50th District State Representative

Friday, May 27, 2022 — Without a doubt, our first responders have been through a lot over the past two years. Not only have they faced the stress of fighting on the front lines of a global pandemic, but they have also seen firsthand the impact of our drug addiction epidemic.


As a member of the Kentucky General Assembly, I want to be clear that we support our first responders. We stand with the paramedics, EMT’s and firefighters who rush to the scene of an emergency. Likewise, we reject calls to defund the police.

The General Assembly tackled several key issues during this year’s legislative session, but none of them took priority over helping Kentucky’s first responders. We approved legislation underscoring this commitment, from expanding resources for law enforcement and those on the frontlines to increasing pay for the Kentucky State Police. With this week’s update, I would like to share some details about the steps we took to support our first responders this session:

Clarifying Personnel Policies during Mandatory States of Emergency: HB 49 extends the existing practice of allowing eligible overtime attributable to a state of emergency to include overtime earned because of an emergency as declared by a local government when the Governor authorizes mobilization of the Kentucky National Guard.

Lifeliners Act: This important measure, HB 79, includes telecommunicators as eligible participants in the Law Enforcement Professional Development and Wellness Program in order to extend mental health resources.

Enrolling Officers in KLEPF: We approved HB 137 this session, which adds to the definition of a police officer to include joint task force members, county attorney investigators, process servers for juvenile courts, and commonwealth attorney’s investigators to make them eligible for the annual Kentucky Law Enforcement Foundation Program Fund supplement.

Peace Officer Certification: A bipartisan effort, HB 206 prevents those with a history of sexual assault from becoming a peace officer. This bill extends the prohibition to misdemeanors in the qualifications for becoming a peace officer. It ensures that those who are meant to protect the citizens have not been convicted of a sexual misconduct crime.

Raises for Kentucky State Police Troopers: This session the legislature passed HB 259, codifying the $15,000 raises for KSP troopers provided for in HB 1.

911 Next Generation Fund: We also shifted the portion of the funding from the Commercial Mobile Radio Service (CMRS) fund to the 911 Next Generation Fund. HB 363 to ensures that every dispatch center has the most up to date technology to support first-responders.

Eliminating Outdated Law Enforcement Recruitment Protocols: This measure addresses the ever-present retention issue faced by local and county law enforcement agencies. HB 414 removes the age limit for applicants, which currently requires that applicants be between 18 and 45 years old. Additionally, the measure includes enhanced provisions regarding formal complaints filed against an officer.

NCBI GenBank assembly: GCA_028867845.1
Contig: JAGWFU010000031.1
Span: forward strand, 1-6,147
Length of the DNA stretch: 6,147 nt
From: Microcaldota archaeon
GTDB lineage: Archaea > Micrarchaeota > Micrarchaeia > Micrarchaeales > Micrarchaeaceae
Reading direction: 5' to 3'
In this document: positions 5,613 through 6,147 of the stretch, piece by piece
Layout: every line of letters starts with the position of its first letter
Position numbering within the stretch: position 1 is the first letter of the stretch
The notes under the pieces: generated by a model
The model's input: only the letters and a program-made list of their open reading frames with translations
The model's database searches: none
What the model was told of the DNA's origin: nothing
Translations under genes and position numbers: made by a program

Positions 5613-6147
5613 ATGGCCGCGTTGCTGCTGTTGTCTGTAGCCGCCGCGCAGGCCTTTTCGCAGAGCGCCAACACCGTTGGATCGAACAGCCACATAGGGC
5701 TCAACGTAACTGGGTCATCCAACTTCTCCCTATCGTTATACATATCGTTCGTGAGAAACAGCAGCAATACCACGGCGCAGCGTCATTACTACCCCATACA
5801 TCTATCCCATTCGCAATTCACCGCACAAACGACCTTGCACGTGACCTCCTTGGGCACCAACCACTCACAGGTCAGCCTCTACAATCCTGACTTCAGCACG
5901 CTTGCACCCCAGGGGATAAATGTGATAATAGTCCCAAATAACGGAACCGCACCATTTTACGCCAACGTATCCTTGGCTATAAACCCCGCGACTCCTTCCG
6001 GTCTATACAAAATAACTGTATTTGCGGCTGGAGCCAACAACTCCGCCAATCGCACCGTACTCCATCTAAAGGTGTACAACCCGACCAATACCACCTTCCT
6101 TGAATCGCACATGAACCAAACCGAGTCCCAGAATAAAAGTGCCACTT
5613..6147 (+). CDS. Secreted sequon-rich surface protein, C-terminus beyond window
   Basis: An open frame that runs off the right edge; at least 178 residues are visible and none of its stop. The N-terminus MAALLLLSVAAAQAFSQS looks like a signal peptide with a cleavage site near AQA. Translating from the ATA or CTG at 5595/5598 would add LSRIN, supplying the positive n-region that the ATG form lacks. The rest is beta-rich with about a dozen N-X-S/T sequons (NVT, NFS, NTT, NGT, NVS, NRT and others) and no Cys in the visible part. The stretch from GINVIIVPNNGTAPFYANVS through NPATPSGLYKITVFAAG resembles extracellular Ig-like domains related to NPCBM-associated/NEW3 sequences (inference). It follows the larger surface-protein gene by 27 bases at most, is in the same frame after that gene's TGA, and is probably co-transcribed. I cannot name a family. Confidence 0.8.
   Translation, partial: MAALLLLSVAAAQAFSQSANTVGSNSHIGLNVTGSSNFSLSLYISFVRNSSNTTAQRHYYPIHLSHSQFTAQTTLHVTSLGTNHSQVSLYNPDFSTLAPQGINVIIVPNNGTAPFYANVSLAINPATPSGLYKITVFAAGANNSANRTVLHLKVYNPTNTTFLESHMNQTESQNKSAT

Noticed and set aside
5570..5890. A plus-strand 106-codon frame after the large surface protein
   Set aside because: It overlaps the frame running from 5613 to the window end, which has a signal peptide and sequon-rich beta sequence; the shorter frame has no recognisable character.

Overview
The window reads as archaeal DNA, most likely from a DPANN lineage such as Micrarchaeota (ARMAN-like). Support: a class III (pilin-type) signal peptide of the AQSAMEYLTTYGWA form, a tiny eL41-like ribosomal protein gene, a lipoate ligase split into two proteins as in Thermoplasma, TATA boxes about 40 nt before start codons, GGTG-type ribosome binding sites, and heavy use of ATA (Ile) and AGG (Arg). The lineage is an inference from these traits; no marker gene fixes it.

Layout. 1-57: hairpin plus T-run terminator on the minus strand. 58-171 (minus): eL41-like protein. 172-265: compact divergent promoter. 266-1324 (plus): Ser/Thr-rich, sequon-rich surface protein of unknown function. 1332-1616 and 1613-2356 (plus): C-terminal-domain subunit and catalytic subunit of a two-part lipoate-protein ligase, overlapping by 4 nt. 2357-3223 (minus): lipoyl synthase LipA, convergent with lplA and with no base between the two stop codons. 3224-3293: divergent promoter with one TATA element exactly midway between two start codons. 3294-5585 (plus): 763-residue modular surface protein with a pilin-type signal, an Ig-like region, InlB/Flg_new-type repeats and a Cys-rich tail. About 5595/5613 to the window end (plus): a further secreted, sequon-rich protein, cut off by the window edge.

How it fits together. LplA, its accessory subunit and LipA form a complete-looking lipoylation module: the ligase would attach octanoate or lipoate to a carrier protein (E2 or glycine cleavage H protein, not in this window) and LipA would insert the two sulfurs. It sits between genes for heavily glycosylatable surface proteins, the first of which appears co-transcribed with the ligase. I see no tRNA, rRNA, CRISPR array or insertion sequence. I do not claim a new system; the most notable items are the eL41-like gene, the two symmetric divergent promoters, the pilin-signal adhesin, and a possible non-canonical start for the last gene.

Protecting First Responders: HB 562 allows peace officers and firefighter’s 48-hours of optional leave after a critical event happens. This could provide the valuable time needed to process a traumatic event.

Training Delivery Options for DOCJT: This legislation allows the Kentucky Department of Criminal Justice Training to establish and maintain an online learning curriculum for specific classes within the Criminal Justice Training Program. The measure, HB 565, limits the use of remote learning to 10% of initial training and 30% of annual training, as well as prohibiting the use of remote learning when physical fitness is part of the training curriculum.

Expanded Counseling Services for Public Safety Personnel: SB 64 permits the creation of peer counseling groups in local fire and police departments. The programs fall under established departmental protocols and the content of the meetings shall be confidential unless the conversations relate to an employee’s announced intent to commit suicide, the admission of a violent crime against a minor child or senior adult, or the intent to carry out a dangerous act against another individual.

Benefits for First Responders Who Continue to Work Beyond Retirement: We worked with the Kentucky Senate to establish vacation, sick leave and holiday pay policies for retired troopers and commercial motor vehicle enforcement officers who choose to work beyond their retirement. SB 209 also clarifies that hazardous duty employees who work beyond the required 20 years shall earn an additional $5 per month per additional year worked to be applied to their health insurance premium upon retirement. In addition, nonhazardous employees will earn $5 for every year worked beyond 27 years.

A hero goes above and beyond the call of duty. To me, everyone who has served their community through these unprecedented times is a hero. Words cannot express my appreciation for our brave law enforcement officers and first responders. We must never forget the sacrifices each of these men and women, as well as their families, make every day to protect our neighborhoods and communities.

I hope to continue these updates on the work we did this session over the weeks to come so please keep reading. In the meantime, I can be reached here at home anytime, or through the toll-free message line in Frankfort at 1-800-372-7181. If you would like more information, e-mail me at Chad.McCoy@lrc.ky.gov or visit the legislature’s website www.legislature.ky.gov.


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